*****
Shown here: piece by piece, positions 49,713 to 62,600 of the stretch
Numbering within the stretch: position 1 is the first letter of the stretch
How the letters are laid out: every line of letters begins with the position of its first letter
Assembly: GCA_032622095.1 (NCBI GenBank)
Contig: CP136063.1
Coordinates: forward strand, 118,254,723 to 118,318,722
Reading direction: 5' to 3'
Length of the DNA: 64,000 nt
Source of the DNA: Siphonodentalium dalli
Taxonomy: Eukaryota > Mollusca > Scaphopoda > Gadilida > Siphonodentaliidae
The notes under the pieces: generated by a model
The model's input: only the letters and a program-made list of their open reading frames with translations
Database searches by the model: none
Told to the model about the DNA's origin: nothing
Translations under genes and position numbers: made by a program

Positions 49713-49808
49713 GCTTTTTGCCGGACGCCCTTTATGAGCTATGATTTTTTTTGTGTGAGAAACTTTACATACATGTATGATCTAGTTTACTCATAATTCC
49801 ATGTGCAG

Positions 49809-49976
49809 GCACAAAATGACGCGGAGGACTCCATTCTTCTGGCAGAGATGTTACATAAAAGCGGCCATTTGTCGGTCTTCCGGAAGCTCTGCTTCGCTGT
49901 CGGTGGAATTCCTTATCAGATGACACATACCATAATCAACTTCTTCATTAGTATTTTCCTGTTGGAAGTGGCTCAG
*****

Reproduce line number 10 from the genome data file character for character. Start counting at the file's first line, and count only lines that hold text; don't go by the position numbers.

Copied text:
Taxonomy: Eukaryota > Mollusca > Scaphopoda > Gadilida > Siphonodentaliidae